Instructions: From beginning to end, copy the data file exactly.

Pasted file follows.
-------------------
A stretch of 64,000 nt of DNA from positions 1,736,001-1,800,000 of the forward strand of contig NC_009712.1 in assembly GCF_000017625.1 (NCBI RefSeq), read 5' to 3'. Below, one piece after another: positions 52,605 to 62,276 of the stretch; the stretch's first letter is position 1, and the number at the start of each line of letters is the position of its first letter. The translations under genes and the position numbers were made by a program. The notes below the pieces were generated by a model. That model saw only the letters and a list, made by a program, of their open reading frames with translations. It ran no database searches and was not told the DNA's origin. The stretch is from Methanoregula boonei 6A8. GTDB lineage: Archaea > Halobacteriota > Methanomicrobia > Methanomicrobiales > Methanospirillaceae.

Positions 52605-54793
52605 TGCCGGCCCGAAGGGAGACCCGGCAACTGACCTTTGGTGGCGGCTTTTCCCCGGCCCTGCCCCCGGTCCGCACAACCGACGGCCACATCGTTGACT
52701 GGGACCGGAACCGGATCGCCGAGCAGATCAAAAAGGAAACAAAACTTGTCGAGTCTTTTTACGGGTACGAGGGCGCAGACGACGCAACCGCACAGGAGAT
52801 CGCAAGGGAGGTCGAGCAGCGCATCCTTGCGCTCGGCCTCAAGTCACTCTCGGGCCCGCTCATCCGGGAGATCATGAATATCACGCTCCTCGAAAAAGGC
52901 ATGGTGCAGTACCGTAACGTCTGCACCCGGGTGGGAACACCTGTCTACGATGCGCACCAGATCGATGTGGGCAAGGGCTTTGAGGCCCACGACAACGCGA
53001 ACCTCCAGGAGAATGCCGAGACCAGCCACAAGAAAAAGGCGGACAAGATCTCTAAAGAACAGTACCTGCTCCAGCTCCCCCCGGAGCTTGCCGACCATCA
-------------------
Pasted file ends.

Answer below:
A stretch of 64,000 nt of DNA from positions 1,736,001-1,800,000 of the forward strand of contig NC_009712.1 in assembly GCF_000017625.1 (NCBI RefSeq), read 5' to 3'. Below, one piece after another: positions 52,605 to 62,276 of the stretch; the stretch's first letter is position 1, and the number at the start of each line of letters is the position of its first letter. The translations under genes and the position numbers were made by a program. The notes below the pieces were generated by a model. That model saw only the letters and a list, made by a program, of their open reading frames with translations. It ran no database searches and was not told the DNA's origin. The stretch is from Methanoregula boonei 6A8. GTDB lineage: Archaea > Halobacteriota > Methanomicrobia > Methanomicrobiales > Methanospirillaceae.

Positions 52605-54793
52605 TGCCGGCCCGAAGGGAGACCCGGCAACTGACCTTTGGTGGCGGCTTTTCCCCGGCCCTGCCCCCGGTCCGCACAACCGACGGCCACATCGTTGACT
52701 GGGACCGGAACCGGATCGCCGAGCAGATCAAAAAGGAAACAAAACTTGTCGAGTCTTTTTACGGGTACGAGGGCGCAGACGACGCAACCGCACAGGAGAT
52801 CGCAAGGGAGGTCGAGCAGCGCATCCTTGCGCTCGGCCTCAAGTCACTCTCGGGCCCGCTCATCCGGGAGATCATGAATATCACGCTCCTCGAAAAAGGC
52901 ATGGTGCAGTACCGTAACGTCTGCACCCGGGTGGGAACACCTGTCTACGATGCGCACCAGATCGATGTGGGCAAGGGCTTTGAGGCCCACGACAACGCGA
53001 ACCTCCAGGAGAATGCCGAGACCAGCCACAAGAAAAAGGCGGACAAGATCTCTAAAGAACAGTACCTGCTCCAGCTCCCCCCGGAGCTTGCCGACCATCA